The most outrageous revelations in Bob Woodward’s book ‘Rage’ aren’t the ones you’ve heard about

It’s not just lies about coronavirus. Woodward writes of the president as a man who can’t tell fantasy from reality

Andrew Feinberg
Washington DC
Friday 11 September 2020 18:54 BST
The revelations in 'Rage' are often shocking
The revelations in 'Rage' are often shocking (AFP via Getty Images)

It’s not just the lies about Covid-19.

In Bob Woodward’s new 392-page chronicle of the Donald Trump presidency, Rage, the veteran Washington Post correspondent and author dives deep into some of the 45th president’s most consequential foreign and domestic policy choices. The book includes widely reported claims that Mr Trump knew how deadly Covid-19 was and chose to deliberately downplay it, putting the lives of millions at risk.

But elsewhere, Mr Woodward reports that Mr Trump had significant trouble distinguishing propaganda and partisan fantasy from reality. 

These are some of the most worrying and eye-opening sections of the book.

Trump changed US policy towards the Palestinians after Benjamin Netanyahu showed him a crudely forged video of Mahmoud Abbas ordering murders

During one of his visits to Washington early in Mr Trump’s first year in office, the president reportedly told Israeli prime minister Benjamin Netanyahu that he believed his government, not the Palestinians, might be the real problem holding back the peace process.

But, as Mr Woodward reveals, Mr Trump’s tone shifted markedly after his first visit to Israel as president in May 2017.

During a meeting with Mr Netanyahu in Tel Aviv, White House senior advisor Jared Kushner pulled then-secretary of state Rex Tillerson into a meeting because Mr Trump was upset at a video Mr Netanyahu had showed him.

“Watch this! This is unbelievable! You’ve got to see this,” Mr Trump said to Mr Tillerson, before ordering staff to play what Mr Tillerson believed to be a crudely fabricated video of Palestinian Authority leader Mahmoud Abbas making inflammatory statements.

The video, which Mr Tillerson believed was either faked or manipulated (according to Mr Woodward), showed Abbas supposedly ordering the murder of children by stringing together out-of-context words and sentences.

“And that’s the guy you want to help?” Mr Netanyahu asked Mr Trump.

When the Israeli leader (now being tried on corruption charges) had left the room, Mr Tillerson said to Mr Trump: “Mr President, you realise that the whole thing was fabricated?”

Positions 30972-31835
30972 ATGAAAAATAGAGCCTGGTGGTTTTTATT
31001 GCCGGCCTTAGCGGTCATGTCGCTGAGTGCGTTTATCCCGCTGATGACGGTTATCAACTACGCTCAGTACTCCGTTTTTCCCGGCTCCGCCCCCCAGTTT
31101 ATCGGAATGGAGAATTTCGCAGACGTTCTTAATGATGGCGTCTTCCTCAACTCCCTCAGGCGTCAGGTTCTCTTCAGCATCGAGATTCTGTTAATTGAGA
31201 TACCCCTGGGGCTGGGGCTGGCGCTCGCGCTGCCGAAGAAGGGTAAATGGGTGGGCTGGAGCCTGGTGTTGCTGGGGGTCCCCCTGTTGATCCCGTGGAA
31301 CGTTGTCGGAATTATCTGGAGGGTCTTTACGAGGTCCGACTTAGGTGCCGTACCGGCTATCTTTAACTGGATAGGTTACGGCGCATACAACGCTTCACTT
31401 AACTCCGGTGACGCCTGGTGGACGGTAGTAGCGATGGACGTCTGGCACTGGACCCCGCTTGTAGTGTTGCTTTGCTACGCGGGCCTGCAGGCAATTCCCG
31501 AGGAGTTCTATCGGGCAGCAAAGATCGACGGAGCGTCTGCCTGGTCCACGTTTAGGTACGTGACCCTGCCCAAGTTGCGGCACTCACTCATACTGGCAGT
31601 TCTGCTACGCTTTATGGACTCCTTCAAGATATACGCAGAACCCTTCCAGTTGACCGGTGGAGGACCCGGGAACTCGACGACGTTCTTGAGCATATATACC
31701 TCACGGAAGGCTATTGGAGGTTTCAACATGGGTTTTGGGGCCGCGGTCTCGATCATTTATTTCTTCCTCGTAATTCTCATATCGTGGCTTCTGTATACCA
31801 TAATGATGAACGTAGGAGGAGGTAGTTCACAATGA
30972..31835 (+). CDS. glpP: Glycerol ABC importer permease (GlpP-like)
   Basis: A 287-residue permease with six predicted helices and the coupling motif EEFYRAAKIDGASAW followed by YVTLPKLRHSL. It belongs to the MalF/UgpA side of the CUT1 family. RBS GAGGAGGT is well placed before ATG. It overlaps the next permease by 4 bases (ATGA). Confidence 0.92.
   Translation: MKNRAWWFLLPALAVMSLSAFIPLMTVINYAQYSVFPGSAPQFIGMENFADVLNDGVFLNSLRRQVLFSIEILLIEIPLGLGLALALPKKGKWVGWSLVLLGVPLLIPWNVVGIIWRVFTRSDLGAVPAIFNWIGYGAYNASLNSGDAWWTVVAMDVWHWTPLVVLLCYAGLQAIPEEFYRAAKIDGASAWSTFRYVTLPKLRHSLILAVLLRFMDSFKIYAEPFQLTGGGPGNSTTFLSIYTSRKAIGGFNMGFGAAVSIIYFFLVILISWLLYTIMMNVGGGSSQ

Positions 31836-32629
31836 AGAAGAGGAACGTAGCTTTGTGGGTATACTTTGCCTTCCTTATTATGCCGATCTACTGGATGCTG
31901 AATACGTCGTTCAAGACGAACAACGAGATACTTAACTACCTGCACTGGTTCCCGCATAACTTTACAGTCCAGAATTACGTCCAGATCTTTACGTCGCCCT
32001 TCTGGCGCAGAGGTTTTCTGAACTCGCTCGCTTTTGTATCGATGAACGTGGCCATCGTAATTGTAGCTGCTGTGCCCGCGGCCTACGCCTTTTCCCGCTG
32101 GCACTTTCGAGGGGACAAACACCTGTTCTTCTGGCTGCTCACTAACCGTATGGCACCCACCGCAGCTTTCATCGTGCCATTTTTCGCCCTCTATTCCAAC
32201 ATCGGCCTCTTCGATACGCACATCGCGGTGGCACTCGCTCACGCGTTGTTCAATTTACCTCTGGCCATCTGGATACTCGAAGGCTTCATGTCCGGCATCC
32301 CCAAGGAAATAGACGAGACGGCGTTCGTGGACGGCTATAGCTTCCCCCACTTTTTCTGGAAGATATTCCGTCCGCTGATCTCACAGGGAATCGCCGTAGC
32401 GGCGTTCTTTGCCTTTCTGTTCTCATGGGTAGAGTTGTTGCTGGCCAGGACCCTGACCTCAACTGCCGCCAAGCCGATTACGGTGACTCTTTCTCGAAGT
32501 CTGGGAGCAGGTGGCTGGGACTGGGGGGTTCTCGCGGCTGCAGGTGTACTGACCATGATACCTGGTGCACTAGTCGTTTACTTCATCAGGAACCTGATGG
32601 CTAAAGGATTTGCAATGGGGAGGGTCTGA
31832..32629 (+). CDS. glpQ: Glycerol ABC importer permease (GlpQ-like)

“Well it's not fabricated,” Mr Trump replied. “They got the guy on tape saying it.”

The next day, he privately berated Mr Abbas when the two met in Bethlehem, calling him a “liar” and a “murderer” who had “tricked [him]” into believing that the longtime Palestinian leader could be trusted. The next year, he canceled nearly all US aid to the Palestinian territories and ordered the Palestinian Liberation Organisation’s office in Washington DC to be shuttered.

After he was warned that Devin Nunes was giving him false information on ‘unmasking’, Trump said he should receive the Medal of Honor

California Representative Devin Nunes made headlines early last year for his repeated allegations that Obama administration officials had improperly “unmasked” the names of Trump associates, including former national security advisor Michael Flynn.

Unmasking is the process by which high-government officials can request to have the names of Americans caught on foreign surveillance – which are normally “masked” to protect privacy – revealed in order to get a full picture of the conversation being reviewed.

The oft-repeated allegations that “unmasking” was done improperly on the orders of Obama administration officials, although baseless, have made up the bulk of the amorphous conspiracy theory Trumpworld figures have dubbed “Obamagate”, and which Mr Trump – without evidence – has called the “greatest political crime in American history”.

But when then-director of national intelligence Dan Coats tried setting the record straight on unmasking – which is a common occurrence in intelligence collection and analysis – Mr Trump was not receptive to the facts.

“Mr president, I know Devin Nunes is trying to be doing everything he can to support you. But he passes information to you that turns out to be false. In the end, it hurts you. Devin has told you something that is not true,” Mr Coats said, according to Mr Woodward. He then suggested to Mr Trump that if he were to contact the ODNI to verify information provided by Mr Nunes, it would “put [Trump] in a better position” because Coats’s office could “assess whether or not what has been said is backed up by the evidence”.

But Mr Trump, Mr Woodward writes, was uninterested in such things, and instead responded: “Devin Nunes is the most courageous person in town.”

Mr Woodward added that Mr Trump also told others he believed the California Republican – who has never served in the US Armed Forces – deserved the Medal of Honor, which is highest decoration a US service member can be awarded. According to US law, it can only be bestowed upon military personnel for “conspicuous gallantry and intrepidity at the risk of life above and beyond the call of duty”.

Trump has no interest in listening to national security experts

According to Mr Woodward, Mr Coates said the greatest threat posed to the US national security apparatus is that Mr Trump wanted to ignore any process that utilised the government’s many career experts.

“In effect, and often literally,” he wrote, “the president said: I don't need that to be done. I don't need these people. I don't need a National Security Council. I just need myself, and perhaps three or four people I trust and work with.”

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